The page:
More Support and Templates in SciFlow

SciFlow is an online editor for academics. They have recently updated and expanded the documentation, so should you ever get stuck, here’s how to. That said, the interface is pretty intuitive, so I’m not sure you’ll ever need to navigate to the support pages for basic editing.

There are some useful hints, though, like using zbib (Zotero) with Sciflow (instructions here). This gets pretty close to Authorea’s citation feature, and is also useful for collaborative texts (and doesn’t suffer from the slowness of direct Zotero/Mendeley connections if you have a large database of references).

The SciFlow team have also recently updated the Templates feature:

There are many journal styles to choose from. It’s not quite (yet) like typeset.io, but the social sciences are not well covered by typeset anyway. SciFlow offers some useful templates, but in most cases, it’s necessary to do some finishing before submitting to a journal. On the other hand, there’s a template for minutes — that’s useful for anyone working in a team, and who isn’t?

In most cases the generic templates will do, including the SciFlow templates which support many common citation styles.

Zotero!

If you aren’t, you should be using Zotero. It amazes me to see researchers ‘managing’ their references manually these days. It’s complicated, takes time, is prone to errors, and simply unnecessary. There are many options out there to manage your references, but you should look at the free and open Zotero. You can install it on all your devices, you’re not limited in the number of citations you can use, you can take it with you when you change workplace, and in fact you’re not even restricted to the feature of Zotero because you can use plugins. Seamless integration in word processors isn’t going to stand out from the competition, but getting stuff into Zotero takes no effort at all — it’s unparalleled easy with just one click in your web browser. You get free syncing, too. There really is no reason not to keep notes of what you are reading.

After grabbing Zotero, you probably want Zotfile, too. Zotfile manages your PDF versions of research articles. In my view, the most useful feature is the ability to extract highlighted text from the PDF. It’s so practical that I sometimes even don’t take proper notes (for the main points, you should store them in your brain anyway).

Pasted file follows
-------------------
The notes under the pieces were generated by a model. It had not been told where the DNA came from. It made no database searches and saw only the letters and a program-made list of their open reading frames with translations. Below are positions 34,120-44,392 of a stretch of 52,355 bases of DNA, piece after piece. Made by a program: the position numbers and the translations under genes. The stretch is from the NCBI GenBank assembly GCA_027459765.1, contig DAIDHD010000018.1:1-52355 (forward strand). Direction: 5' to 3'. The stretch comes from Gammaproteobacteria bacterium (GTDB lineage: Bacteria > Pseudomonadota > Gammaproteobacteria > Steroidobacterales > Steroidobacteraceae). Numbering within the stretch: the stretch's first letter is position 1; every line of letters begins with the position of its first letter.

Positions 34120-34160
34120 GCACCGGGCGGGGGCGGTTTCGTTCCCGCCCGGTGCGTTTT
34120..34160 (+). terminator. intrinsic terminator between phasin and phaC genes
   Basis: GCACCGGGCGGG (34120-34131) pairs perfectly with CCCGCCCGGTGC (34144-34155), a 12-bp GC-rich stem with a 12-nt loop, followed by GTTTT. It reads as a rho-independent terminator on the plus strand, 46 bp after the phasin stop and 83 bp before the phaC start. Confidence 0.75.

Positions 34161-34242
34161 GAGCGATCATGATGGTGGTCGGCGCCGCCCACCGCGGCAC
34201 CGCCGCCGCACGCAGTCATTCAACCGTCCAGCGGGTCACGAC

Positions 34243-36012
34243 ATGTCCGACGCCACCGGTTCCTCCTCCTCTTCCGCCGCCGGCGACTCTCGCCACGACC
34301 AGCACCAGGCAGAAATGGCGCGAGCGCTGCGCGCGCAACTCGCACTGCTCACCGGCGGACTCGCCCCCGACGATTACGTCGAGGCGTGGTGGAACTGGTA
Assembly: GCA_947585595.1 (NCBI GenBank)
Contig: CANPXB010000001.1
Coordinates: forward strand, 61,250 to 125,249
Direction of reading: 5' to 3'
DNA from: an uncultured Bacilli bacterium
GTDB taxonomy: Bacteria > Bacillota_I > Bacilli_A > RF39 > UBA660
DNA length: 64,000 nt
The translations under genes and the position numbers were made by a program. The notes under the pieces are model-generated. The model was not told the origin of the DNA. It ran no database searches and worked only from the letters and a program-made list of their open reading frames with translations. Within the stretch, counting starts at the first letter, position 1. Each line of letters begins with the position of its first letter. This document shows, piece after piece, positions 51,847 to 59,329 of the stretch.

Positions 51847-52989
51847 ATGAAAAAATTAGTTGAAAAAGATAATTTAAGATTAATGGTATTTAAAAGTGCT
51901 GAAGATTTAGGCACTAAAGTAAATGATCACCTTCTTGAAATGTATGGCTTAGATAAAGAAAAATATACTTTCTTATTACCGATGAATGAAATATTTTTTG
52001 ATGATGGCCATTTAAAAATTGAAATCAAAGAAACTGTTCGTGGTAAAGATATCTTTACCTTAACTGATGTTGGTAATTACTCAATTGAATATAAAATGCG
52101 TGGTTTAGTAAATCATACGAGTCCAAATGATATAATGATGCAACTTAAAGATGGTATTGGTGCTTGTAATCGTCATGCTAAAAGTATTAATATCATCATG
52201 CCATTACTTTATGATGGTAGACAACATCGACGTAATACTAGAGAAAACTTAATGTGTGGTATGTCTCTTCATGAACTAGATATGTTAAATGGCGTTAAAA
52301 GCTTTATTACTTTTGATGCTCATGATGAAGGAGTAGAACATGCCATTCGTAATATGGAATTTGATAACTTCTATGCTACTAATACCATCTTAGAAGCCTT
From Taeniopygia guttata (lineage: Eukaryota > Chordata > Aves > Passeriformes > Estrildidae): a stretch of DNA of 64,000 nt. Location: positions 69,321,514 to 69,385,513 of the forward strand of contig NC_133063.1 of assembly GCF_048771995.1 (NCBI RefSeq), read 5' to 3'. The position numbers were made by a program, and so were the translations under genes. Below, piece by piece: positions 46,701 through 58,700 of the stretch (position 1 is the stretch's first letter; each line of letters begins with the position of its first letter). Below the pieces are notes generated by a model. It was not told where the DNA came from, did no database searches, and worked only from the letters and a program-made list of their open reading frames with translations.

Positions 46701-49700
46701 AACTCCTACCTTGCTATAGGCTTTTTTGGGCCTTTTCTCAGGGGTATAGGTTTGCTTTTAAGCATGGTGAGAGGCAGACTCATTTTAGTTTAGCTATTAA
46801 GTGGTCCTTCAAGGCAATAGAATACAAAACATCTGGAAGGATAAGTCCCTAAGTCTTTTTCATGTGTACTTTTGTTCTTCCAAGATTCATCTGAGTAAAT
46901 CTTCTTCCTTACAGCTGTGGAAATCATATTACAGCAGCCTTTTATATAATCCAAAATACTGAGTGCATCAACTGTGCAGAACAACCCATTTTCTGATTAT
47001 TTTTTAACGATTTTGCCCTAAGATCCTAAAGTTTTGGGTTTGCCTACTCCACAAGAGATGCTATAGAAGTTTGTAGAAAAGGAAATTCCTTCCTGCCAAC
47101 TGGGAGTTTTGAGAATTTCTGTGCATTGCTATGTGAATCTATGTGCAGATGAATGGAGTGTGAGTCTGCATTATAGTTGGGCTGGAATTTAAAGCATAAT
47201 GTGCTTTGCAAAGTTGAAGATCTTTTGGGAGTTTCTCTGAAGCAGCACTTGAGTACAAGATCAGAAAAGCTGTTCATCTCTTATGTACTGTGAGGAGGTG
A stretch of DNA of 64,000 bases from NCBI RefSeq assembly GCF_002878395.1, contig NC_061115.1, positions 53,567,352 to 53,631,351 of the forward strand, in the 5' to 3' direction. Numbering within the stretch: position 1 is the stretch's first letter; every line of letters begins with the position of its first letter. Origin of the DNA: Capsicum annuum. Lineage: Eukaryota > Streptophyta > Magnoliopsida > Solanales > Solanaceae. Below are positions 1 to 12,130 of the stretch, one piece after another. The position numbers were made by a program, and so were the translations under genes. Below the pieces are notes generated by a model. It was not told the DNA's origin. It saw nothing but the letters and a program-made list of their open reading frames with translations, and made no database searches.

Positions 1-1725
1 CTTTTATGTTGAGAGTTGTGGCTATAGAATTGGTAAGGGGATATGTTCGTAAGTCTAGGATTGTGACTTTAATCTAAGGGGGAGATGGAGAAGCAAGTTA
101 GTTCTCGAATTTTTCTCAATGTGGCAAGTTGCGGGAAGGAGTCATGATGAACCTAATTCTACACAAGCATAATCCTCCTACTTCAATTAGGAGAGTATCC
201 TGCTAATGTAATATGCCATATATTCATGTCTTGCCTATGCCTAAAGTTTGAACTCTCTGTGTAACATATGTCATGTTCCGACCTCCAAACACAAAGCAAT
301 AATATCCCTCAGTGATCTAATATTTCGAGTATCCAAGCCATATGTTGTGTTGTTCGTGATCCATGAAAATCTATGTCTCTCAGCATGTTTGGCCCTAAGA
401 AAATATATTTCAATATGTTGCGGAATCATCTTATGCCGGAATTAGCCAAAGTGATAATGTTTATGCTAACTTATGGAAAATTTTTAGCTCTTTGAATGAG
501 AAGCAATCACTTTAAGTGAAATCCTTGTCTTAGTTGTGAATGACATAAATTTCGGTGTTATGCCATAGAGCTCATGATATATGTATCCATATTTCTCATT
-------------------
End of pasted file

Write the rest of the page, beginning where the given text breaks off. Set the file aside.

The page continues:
Image credit: Zotero, Zotfile

Collaborative writing in SciFlow now with Zotero

This deserves mentioning: The collaborating writing service SciFlow now supports Zotero. You can find instructions here and here; all you need is an account with Zotero for syncing. Like the Mendeley link they provide, fetching references from the connected (Zotero) account can be a bit sluggish if you have a large library. If you’re a student writing up a term paper or a Master thesis, you will probably not notice this. If you have a more substantial collection of references, you will notice this. A downside of the Zotero link is that it searches your complete library, including notes and extracted annotations if you have this. I would have liked a more selective sync to speed up things.

So I’m still waiting for a reference search like in Authorea or ZoteroBib. With the many export styles to choose from, SciFlow easily beats Google Docs, and it works in a limited way on a mobile phone (you can log in and edit the text, but formatting etc. are now disabled in recent versions).

Zotero on Ubuntu Does Not Update: How to Fix the Permissions

My Zotero did not update, showing a dialog that while there is an update available, I apparently lacked the permissions to update. First I tried to chmod the directory where I extracted Zotero to, and the Zotero binary, but that did not change the error message. It turns out there is another directory that needs to be changed:

sudo chmod 707 /usr/bin/zotero && sudo chmod -R 707 /opt/zotero

(in the terminal) and now everything works as it should.

Update 10 April 2019: see comments for a more appropriate handling of the permissions.

Zotero and Zotfile

Apparently there are still researchers out there (no, I won’t name you) who have not heard of Zotero and Zotfile. Zotfile takes Zotero to another level by managing PDF files, including the ability to extract highlights and comments from PDF files. Try them.